7 Tips To Ace Any Phone Interview

As someone who would rather scrape old gum off the bottom of a school desk than talk on the phone, a little part of me dies when I am told I have to do a phone interview. Unfortunately, for people like me, mastering phone interviews are a necessary step in landing a decent job. Since I am such an awkward phone talker, I had to learn every trick and tip there is in order to get through a phone interview without crying. After years of trying just about everything, here is my list of insider advice learned from true trial and error. Learn from my mistakes, and save yourself from repeated rejection.

Learn everything there is to know about the company

Demonstrating that you took the time to do research will make you look good. Find out about the company’s involvement in the community and what sort of charitable donations they give.

Write out your answers to common interview questions

That silence you hear between you and your potential employer is the sound of your job slipping away. If you try and “just wing it” there will probably be a lot of “umms” and silence from your end while you scrape together a suitable answer. One question I always would fumble is the “What are your strengths and weakness?” First of all, what an inherently awkward question. Most initial phone interviews will be stock questions like that one which you can easily have pre-planned answers to that will sound super smooth.

Speak up and enunciate clearly

For God’s sake don’t mumble during a phone interview. If you are a low talker, be cognizant of that and try to talk louder than normal. Doing your homework, and having all the right answers, won’t matter one bit if nobody can hear you. Enunciate and pronounce everything clearly (and correctly). This will help you sound smart and sophisticated.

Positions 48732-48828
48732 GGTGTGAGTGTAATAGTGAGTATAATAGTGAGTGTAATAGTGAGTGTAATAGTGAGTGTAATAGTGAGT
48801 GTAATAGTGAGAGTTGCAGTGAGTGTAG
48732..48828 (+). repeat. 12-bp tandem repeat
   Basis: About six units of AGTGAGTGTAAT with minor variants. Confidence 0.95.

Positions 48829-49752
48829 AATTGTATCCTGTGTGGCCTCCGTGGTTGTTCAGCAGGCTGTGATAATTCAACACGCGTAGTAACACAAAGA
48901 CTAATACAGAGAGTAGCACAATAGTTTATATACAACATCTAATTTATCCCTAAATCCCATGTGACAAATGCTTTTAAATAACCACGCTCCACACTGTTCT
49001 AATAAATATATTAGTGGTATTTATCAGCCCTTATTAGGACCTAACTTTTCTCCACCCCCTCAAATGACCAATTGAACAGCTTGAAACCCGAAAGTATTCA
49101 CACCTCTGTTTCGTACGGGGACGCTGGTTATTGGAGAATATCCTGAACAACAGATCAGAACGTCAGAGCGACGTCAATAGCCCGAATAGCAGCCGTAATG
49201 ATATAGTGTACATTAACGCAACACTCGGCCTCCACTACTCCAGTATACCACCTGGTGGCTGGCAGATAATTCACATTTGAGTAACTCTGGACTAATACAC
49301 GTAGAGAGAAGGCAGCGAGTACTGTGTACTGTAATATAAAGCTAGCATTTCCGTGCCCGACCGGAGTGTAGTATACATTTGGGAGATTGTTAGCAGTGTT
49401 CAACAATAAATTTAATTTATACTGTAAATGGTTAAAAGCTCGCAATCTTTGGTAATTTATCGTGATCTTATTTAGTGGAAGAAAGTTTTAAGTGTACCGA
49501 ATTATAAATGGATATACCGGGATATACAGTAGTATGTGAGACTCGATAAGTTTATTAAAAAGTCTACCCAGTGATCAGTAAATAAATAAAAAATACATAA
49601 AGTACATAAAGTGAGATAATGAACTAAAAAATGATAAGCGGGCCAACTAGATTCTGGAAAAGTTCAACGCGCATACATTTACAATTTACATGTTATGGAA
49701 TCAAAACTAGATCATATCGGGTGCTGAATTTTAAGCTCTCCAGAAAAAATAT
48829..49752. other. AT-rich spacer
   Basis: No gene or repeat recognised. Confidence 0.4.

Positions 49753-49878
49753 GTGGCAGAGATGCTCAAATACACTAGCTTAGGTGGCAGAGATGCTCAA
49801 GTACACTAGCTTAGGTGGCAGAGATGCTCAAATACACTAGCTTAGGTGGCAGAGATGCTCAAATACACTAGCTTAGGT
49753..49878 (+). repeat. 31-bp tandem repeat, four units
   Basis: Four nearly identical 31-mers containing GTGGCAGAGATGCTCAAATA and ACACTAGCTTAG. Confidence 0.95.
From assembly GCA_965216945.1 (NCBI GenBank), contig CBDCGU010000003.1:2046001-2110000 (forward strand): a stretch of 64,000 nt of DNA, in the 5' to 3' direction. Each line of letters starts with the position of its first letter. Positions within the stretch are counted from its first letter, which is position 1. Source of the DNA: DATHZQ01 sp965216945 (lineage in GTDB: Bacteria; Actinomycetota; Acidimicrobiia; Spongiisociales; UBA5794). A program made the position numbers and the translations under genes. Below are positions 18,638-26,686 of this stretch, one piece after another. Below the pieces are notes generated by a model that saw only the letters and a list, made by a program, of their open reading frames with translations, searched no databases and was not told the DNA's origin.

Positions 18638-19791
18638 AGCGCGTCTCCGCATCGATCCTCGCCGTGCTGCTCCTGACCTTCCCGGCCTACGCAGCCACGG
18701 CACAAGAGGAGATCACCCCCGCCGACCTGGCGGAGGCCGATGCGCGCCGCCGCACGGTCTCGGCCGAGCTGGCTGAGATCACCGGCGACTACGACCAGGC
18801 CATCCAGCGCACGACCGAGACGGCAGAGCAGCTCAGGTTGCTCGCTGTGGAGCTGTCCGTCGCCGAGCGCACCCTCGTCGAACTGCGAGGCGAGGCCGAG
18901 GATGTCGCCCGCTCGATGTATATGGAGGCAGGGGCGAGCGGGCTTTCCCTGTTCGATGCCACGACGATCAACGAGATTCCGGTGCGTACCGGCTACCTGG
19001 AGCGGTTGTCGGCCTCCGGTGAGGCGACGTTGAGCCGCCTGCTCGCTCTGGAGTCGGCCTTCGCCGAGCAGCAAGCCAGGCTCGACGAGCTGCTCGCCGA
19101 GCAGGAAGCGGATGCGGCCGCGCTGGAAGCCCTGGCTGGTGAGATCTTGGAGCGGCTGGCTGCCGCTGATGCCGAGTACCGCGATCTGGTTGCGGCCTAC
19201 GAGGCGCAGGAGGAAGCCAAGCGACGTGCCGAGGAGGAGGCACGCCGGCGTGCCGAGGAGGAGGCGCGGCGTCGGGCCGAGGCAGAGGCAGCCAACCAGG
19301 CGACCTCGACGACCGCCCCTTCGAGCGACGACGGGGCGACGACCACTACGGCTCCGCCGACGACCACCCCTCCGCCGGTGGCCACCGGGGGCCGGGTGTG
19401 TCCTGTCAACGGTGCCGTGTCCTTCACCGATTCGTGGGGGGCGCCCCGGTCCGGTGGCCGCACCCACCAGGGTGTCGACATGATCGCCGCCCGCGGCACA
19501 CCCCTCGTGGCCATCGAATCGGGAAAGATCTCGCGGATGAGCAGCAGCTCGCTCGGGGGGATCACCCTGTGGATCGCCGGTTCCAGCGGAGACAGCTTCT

Use a landline phone

For a phone interview, you want to make sure that there will be absolutely no technological hitches that are your fault. No cell phone service is 100% all the time. Getting mysteriously disconnected or dropping the call is an embarrassing blunder that can still make you look bad, even if its not totally your fault.

Find a quiet space with zero distractions

For me, I know a space like this is NOT my house. Unless you live alone in a soundproof studio, it probably isn’t your house either. This means that you must be really strategic in deciding the time of your interview. You could leave home, but then you would be stuck relying on a cell phone. Try to schedule the interview for a time when nobody else is home, lock your front door (in case a friend stops by) and if you have pets, put them outside or in another room. It sounds drastic but you don’t want your interview interrupted by a screaming baby or barking dog.

Don’t eat, smoke, or chew gum

I know, it sounds really obvious but it’s easy to let yourself think that because the other person can’t see you, it doesn’t matter what you are doing. Not true! They can hear you! I had no idea people could hear me smoking on the other end of the line until someone piped up and told me. Chewing gum is especially bad because people can hear you smacking it around (eww) and it messes up your pronunciation of certain words. For you orally fixated folks, keep your mouth free of foreign objects during your interview.

Prepare questions to ask the interviewer

This is a mistake that a lot of people make. At the end of every interview, the person will ask “Do you have any questions for us today?” Since it comes at the end of the interview, most people just want to get off the phone at that point so they usually make the mistake of not asking a question. But, you should because it will make you appear more interested and engaged. People who ask questions are usually the ones who were paying attention.

 

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